St. Catherine's Park
St. Catherine’s Park
Both St. Catherine’s Park and the nearby church were named for Saint Catherine of Siena (1347-1380). St. Catherine was widely respected for her devotion to the poor and sick and for her incessant zealous labor. The youngest daughter in a large family, she lost many of her brothers and sisters in various plagues and thus gained a great appreciation for life and curing the sick. Eventually this dedication was recognized and she was named patron saint of those who heal the sick. Involved in public affairs, she was instrumental in returning the papacy from Avignon to Rome. She was commonly known for her visions of spiritual encounters with Christ, the most noted being when she saw Christ and herself engage in matrimony.
Across 68th Street and east toward York Avenue stands the park’s namesake, St. Catherine of Siena Church, founded in 1897, just ten years before the parkland was acquired. The church was originally built to serve the largely Irish community on the Upper East Side. A parochial school was established in 1906 in the basement of the church. A new era for the church came in 1932 when hospitals were built in the neighborhood and the church began to serve patients and staff.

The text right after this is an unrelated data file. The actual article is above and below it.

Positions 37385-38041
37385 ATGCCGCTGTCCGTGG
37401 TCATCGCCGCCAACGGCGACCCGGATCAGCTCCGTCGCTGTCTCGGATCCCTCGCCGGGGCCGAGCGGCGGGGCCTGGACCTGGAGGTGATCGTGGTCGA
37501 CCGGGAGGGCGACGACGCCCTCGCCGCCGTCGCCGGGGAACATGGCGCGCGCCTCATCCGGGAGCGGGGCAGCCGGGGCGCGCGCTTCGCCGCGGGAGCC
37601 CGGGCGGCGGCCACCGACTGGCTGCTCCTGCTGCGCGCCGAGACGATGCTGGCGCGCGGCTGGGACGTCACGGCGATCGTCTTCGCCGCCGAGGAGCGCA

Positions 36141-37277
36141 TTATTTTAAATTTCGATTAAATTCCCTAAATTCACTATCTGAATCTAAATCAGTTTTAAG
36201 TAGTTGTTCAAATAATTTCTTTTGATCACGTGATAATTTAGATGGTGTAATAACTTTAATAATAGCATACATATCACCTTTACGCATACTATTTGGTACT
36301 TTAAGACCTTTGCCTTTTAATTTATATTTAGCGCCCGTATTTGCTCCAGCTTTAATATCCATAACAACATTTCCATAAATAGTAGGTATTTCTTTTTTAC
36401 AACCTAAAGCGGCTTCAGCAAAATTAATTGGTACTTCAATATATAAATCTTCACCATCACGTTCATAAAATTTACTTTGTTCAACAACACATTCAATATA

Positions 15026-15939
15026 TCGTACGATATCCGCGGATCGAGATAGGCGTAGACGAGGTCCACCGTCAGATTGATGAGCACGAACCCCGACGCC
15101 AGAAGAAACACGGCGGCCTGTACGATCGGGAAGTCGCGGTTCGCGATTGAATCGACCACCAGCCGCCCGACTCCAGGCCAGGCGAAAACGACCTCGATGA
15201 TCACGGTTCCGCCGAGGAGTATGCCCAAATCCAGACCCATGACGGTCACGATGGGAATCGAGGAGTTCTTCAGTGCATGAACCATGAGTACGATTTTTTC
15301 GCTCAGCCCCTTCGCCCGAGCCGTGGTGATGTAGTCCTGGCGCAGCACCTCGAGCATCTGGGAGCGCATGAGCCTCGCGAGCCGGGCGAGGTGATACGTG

The property for St. Catherine’s Park was purchased by the city of New York in February 1907 for use as a public playground. In 1914, it came under jurisdiction of the Parks Department and was given its current name by the Board of Aldermen in 1918. Originally built in 1917, the park was redesigned by the Parks Department in 1941 and reconstructed the same year by the Works Progress Administration. All that remains from the 1941 renovations are the flagpole, comfort station, and sycamore trees. A cement perimeter wall constructed in 1971 was removed when the park was renovated in 1988.
In 1996 $510,000 in funds was allocated by Council Member Charles Millard for the reconstruction of St. Catherine’s Park. An additional $618,000 has been appropriated by Council Member A. Gifford Miller. The current design is largely modeled after the Florentine floor pattern of Santa Maria sopra Minerva (1280) in Rome, where the body of St. Catherine of Siena rests.
The spray shower area stands in for the center aisle, leading to what would be the altar where the flagpole stands. The play areas to each side represent the pews, and the paving pattern throughout the park resembles the actual floor of the church in Rome. The elephant spray shower makes reference to Bernini’s sculpture of an elephant that supports a 6th-century Egyptian obelisk and stands outside the church. Because St. Catherine was often depicted holding a lily, a symbol of new life, lilies have been planted throughout, symbolizing the rejuvenation of the park. St. Catherine’s Park not only has a long history within the neighborhood, but also has religious and art historical associations that live on in the subtle park design.